PARTING IRON CURTAIN REVEALS HEALTHY POTENTIAL

PARTING IRON CURTAIN REVEALS HEALTHY POTENTIAL

The parting of the Iron Curtain two years ago could provide a window of opportunity for the health-care industry, including insurers.

The U.S. government has made a five-year, $17.5 million contract, with an option to renew for another two years, with a subsidiary of American Insurance Group to match American health-care industry executives with investment opportunities in Poland and Hungary.Thanks to a $17.5 million grant from the Agency for International Development in Washington, a specially invited group of senior executives in the health- care industry, including insurers, pharmaceutical manufacturers and hospitals, will hear how they can invest their dollars during a March 9 conference in New York City.

''It's our objective not to sell pie-in-the-sky in Eastern Europe but to say (whether) this is a good area" for the health-care industry to invest some

dollars and reap the benefits, said Richard Eskow, president of Healthcare Enterprise International of Rockville, Md.

Mr. Eskow was interviewed last Friday before leading an investment group to Hungary to gather information for the conference.

The conference will put health-care industry executives together with these research-gathering executives to discuss investment opportunities in Poland and Hungary. This meeting of the minds will be sponsored by HEI, AID and the American Managed Care and Review Association, a trade group.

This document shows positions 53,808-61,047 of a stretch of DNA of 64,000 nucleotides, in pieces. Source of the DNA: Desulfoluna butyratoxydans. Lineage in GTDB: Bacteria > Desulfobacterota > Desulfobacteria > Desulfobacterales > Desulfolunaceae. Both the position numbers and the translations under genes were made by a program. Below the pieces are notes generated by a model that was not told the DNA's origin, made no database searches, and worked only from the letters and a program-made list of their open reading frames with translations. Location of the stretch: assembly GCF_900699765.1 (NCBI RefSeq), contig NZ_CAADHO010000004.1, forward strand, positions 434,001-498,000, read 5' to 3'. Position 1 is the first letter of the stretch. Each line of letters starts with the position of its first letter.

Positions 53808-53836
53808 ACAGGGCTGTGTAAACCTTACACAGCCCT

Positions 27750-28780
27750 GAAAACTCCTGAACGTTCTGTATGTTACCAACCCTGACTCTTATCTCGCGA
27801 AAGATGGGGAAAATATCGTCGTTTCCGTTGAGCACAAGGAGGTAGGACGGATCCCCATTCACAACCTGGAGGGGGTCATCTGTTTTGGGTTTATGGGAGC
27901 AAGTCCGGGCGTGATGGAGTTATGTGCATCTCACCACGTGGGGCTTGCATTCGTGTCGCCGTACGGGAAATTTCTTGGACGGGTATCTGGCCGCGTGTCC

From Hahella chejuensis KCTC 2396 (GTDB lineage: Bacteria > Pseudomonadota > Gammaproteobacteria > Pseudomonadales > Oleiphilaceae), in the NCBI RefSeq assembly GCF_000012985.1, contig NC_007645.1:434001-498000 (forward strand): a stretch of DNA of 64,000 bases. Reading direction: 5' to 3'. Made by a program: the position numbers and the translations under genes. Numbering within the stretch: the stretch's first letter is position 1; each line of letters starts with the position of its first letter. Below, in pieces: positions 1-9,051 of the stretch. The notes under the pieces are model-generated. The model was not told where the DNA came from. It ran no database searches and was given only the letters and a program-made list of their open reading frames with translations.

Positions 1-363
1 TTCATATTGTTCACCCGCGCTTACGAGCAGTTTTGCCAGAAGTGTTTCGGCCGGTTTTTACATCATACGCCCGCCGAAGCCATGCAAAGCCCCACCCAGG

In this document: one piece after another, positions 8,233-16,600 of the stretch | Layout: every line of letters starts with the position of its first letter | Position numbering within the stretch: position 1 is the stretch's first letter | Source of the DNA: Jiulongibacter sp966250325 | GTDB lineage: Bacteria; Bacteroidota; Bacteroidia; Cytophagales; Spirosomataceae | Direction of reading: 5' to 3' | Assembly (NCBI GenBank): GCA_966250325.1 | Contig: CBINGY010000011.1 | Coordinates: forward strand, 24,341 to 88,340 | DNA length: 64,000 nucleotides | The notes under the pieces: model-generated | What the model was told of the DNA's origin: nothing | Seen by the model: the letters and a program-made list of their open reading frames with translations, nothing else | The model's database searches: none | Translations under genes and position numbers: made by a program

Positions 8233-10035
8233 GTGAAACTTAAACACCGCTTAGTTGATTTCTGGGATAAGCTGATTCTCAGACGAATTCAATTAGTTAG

According to Mr. Eskow, future trade missions will visit Czechoslovakia and the nations of the former Soviet Union.

HEI, which is slightly less than a year old, is a division of American International Healthcare in Nashville, itself a division of American International Group in New York, Mr. Eskow said.

Mr. Eskow explained that HEI does "a lot of the background work finding out the macrosituation - what's going on in the health-care economy, talking with the policy-makers, working with them on various initiatives to improve the system and to encourage private investment. And we also do some of the research on helping to get an idea where the investment opportunities are."

There is a potential market of about 40 million people in Poland and 10 million in Hungary, both of which are "going to grow extremely rapidly," Mr. Eskow pointed out.

The main incentive for investing in Eastern Europe, despite recent press reports of a deteriorating economic situation in Poland, is that if the United States doesn't, the Germans will.

"The Germans are far and away the leading source of capital in Poland right now," according to Mr. Eskow. "In fact, when I was over there meeting the Polish insurance company that's starting to sell health insurance, he said, 'I wish you could invest here quickly because if you don't, the Germans will take everything.' "

The Eastern bloc is, in effect, "a developing country that is going to become a Westernized country very quickly." The idea is to get in on the ground floor and "develop a substantial presence," he added.

"This is an opportunity for American business to make a healthy, profitable investment," said Mr. Eskow. "By so doing, we develop a very good trade relationship with that country. We're exploiting our technology and our expertise. Regardless of what people say about the problems of our health system, which are real, no one questions that our technology and expertise are the best in the world.

"So, we improve our exports, American business people make business and the health situation in these countries is improved. If any one of those were to fall out, it wouldn't work. If American businesses didn't make money it wouldn't work."